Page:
Use the right assertion methods of your library. For example, MSTest has assertion methods for strings, collections and other objects. For a list of the most common MSTest assertions methods, check the Cheatsheet in Unit Testing 101.

Please, don’t do.

Assert.AreEqual(null, result);
// or
Assert.AreEqual(true, anotherResult);

Prefer.

Assert.IsNull(result);
// or
Assert.IsTrue(anotherResult);
Unit Testing 101
Arrggg! Photo by Steve Johnson on Unsplash

3. Do not have a single assertion per test

Have only one Act and Assert part in your tests. Don’t repeat the same Act part with different test values in a single test.

Please, avoid writing tests like this one.

[TestMethod]
public void Remove_SubstringWithDifferentCase_RemovesSubstring()
{
    var str = "Hello, world!";

    var transformed = str.RemoveAll("Hello").IgnoringCase();
    Assert.AreEqual(", world!", transformed);

    transformed = str.RemoveAll("HELLO").IgnoringCase();
    Assert.AreEqual(", world!", transformed);

    transformed = str.RemoveAll("HeLlO").IgnoringCase();
    Assert.AreEqual(", world!", transformed);
}

Here, we tested the same method with different test values in a single test.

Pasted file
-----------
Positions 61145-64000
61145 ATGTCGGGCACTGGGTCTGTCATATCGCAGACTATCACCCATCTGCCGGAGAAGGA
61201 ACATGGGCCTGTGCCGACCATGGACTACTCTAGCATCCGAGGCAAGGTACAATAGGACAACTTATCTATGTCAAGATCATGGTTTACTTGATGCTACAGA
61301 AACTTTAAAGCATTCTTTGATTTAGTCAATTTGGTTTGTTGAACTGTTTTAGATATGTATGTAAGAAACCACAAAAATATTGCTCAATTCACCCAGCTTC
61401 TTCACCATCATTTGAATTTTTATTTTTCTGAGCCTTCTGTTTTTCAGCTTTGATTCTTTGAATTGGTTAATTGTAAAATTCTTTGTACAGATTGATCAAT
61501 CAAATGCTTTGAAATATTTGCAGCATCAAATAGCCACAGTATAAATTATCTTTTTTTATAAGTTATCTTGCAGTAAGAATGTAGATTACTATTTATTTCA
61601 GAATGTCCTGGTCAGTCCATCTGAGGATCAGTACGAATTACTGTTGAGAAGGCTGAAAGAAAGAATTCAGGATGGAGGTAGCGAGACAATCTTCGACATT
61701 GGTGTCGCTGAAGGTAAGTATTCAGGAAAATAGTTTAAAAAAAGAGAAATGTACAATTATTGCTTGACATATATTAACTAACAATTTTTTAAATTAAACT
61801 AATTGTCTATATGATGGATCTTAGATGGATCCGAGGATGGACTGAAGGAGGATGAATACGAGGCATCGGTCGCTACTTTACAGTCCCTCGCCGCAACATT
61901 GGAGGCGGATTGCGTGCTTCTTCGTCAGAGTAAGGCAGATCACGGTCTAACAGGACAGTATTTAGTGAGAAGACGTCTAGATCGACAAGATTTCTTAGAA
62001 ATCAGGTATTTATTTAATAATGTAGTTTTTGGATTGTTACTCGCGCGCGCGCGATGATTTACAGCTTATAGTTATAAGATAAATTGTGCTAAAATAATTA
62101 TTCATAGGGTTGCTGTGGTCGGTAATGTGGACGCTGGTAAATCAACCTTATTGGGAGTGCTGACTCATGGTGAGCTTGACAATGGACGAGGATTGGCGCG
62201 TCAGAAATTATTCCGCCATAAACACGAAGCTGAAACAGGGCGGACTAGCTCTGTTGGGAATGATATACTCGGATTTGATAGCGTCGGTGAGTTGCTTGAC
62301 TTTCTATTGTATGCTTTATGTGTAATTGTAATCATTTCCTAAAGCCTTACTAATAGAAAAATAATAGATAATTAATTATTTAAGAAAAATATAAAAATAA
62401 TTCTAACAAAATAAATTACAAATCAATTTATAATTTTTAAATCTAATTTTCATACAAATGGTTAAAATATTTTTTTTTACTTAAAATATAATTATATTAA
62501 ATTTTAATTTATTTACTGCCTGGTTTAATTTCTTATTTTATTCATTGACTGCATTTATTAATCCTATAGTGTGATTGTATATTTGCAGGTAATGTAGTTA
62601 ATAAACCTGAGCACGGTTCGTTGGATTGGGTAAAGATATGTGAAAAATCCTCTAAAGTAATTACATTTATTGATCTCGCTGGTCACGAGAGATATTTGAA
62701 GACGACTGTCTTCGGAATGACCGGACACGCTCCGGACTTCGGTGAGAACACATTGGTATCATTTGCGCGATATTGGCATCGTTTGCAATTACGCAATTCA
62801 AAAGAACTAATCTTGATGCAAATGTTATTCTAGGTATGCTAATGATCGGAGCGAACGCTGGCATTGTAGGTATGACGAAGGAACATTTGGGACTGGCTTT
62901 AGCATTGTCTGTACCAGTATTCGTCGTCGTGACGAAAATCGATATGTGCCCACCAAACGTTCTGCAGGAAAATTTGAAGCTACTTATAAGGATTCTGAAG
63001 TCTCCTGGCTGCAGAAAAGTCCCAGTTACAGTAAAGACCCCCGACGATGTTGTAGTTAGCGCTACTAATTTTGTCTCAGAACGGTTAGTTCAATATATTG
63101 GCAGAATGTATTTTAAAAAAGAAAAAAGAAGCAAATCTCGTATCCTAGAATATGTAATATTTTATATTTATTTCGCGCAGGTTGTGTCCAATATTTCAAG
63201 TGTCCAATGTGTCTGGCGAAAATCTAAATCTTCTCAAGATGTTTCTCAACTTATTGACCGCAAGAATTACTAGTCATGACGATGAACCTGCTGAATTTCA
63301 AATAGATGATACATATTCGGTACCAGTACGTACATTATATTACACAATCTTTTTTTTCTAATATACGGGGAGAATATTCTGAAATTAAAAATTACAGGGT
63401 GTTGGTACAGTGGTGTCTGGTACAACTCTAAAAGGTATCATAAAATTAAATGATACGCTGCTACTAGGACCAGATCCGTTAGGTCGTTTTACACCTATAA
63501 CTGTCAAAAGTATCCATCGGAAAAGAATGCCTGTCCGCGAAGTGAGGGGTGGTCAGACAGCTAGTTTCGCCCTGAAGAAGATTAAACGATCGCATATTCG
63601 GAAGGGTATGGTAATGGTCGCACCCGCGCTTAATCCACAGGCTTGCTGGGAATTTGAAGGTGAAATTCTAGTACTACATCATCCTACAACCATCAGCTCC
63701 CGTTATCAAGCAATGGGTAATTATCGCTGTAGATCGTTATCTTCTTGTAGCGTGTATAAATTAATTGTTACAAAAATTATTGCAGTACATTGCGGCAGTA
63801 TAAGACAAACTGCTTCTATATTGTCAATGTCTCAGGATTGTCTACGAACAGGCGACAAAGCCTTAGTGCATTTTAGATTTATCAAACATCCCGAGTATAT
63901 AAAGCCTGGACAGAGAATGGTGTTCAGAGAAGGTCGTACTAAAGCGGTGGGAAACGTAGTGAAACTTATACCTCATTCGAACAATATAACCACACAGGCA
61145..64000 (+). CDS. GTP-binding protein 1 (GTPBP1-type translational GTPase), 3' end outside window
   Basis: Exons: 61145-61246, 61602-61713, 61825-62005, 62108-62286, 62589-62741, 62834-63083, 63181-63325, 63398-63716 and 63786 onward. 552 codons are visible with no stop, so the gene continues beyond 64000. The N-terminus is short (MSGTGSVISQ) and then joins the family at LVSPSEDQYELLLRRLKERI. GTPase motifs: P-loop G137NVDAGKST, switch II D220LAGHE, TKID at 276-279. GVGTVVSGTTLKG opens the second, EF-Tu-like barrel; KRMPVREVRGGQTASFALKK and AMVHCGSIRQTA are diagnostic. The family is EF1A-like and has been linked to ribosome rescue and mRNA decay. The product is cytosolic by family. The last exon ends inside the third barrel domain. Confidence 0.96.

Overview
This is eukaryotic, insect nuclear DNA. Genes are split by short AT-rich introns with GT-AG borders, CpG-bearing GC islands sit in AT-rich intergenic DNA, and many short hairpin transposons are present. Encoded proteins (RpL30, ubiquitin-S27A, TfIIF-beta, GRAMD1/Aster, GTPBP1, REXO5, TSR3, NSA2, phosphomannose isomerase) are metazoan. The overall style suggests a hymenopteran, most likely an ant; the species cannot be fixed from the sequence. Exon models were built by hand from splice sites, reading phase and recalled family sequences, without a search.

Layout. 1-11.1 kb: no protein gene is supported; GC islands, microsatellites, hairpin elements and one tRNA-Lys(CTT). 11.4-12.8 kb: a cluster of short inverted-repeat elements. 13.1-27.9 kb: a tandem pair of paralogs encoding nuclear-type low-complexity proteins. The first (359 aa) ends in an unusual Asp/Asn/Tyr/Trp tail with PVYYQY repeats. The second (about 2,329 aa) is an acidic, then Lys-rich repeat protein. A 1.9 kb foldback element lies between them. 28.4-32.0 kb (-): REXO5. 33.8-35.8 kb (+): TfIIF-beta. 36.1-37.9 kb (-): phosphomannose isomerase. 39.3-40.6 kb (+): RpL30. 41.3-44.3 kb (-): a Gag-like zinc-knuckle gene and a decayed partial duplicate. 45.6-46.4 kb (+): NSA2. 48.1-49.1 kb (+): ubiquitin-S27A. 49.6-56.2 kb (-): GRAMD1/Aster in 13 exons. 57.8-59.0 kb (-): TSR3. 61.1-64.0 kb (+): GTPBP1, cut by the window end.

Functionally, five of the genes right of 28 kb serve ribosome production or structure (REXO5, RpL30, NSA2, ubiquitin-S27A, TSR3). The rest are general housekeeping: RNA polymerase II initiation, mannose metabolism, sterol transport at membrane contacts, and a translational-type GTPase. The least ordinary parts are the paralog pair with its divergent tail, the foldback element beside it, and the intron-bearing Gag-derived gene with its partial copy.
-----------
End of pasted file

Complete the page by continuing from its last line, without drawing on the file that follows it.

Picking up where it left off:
Also, avoid writing tests like this one.

[TestMethod]
public void Remove_SubstringWithDifferentCase_RemovesSubstring()
{
    var str = "Hello, world!";

    var testCases = new string[]
    {
        "Hello",
        "HELLO",
        "HeLlO"
    };
    string transformed;
    foreach (var str in testCases)
    {
        transformed = str.RemoveAll("Hello").IgnoringCase();
        Assert.AreEqual(", world!", transformed);
    }
}

This time, to avoid repetition, we put the test values in an array and looped through them to test each value.

If we want to test the same scenario with different test values, let’s use parameterized tests.

Parameterized tests with MSTest

To write a parameterized test with MSTest, we can follow these steps:

Let’s convert the previous test with many test values into a parameterized test.

[DataTestMethod]
[DataRow("Hello")]
[DataRow("HELLO")]
[DataRow("HeLlo")]
public void Remove_SubstringWithDifferentCase_RemovesSubstring(string substringToRemove)
{
    var str = "Hello, world!";

    var transformed = str.RemoveAll(substringToRemove).IgnoringCase();

    Assert.AreEqual(", world!", transformed);
}